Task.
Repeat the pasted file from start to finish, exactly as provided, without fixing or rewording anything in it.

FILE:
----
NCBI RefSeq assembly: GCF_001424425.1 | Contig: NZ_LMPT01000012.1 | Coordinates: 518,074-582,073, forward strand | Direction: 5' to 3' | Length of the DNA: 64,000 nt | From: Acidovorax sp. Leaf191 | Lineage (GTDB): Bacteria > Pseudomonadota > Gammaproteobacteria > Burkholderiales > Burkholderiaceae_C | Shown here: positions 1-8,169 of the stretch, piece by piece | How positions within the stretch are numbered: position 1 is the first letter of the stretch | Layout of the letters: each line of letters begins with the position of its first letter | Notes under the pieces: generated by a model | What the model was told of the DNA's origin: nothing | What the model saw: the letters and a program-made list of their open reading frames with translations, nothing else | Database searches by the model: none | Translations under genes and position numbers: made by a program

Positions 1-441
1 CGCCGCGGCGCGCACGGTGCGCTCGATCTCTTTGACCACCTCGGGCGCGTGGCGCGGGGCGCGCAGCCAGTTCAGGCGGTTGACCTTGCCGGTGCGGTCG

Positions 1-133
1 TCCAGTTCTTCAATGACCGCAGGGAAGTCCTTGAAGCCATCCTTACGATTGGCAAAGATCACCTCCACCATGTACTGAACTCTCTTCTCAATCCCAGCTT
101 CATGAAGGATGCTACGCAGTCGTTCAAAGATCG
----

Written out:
NCBI RefSeq assembly: GCF_001424425.1 | Contig: NZ_LMPT01000012.1 | Coordinates: 518,074-582,073, forward strand | Direction: 5' to 3' | Length of the DNA: 64,000 nt | From: Acidovorax sp. Leaf191 | Lineage (GTDB): Bacteria > Pseudomonadota > Gammaproteobacteria > Burkholderiales > Burkholderiaceae_C | Shown here: positions 1-8,169 of the stretch, piece by piece | How positions within the stretch are numbered: position 1 is the first letter of the stretch | Layout of the letters: each line of letters begins with the position of its first letter | Notes under the pieces: generated by a model | What the model was told of the DNA's origin: nothing | What the model saw: the letters and a program-made list of their open reading frames with translations, nothing else | Database searches by the model: none | Translations under genes and position numbers: made by a program

Positions 1-441
1 CGCCGCGGCGCGCACGGTGCGCTCGATCTCTTTGACCACCTCGGGCGCGTGGCGCGGGGCGCGCAGCCAGTTCAGGCGGTTGACCTTGCCGGTGCGGTCG

Positions 1-133
1 TCCAGTTCTTCAATGACCGCAGGGAAGTCCTTGAAGCCATCCTTACGATTGGCAAAGATCACCTCCACCATGTACTGAACTCTCTTCTCAATCCCAGCTT
101 CATGAAGGATGCTACGCAGTCGTTCAAAGATCG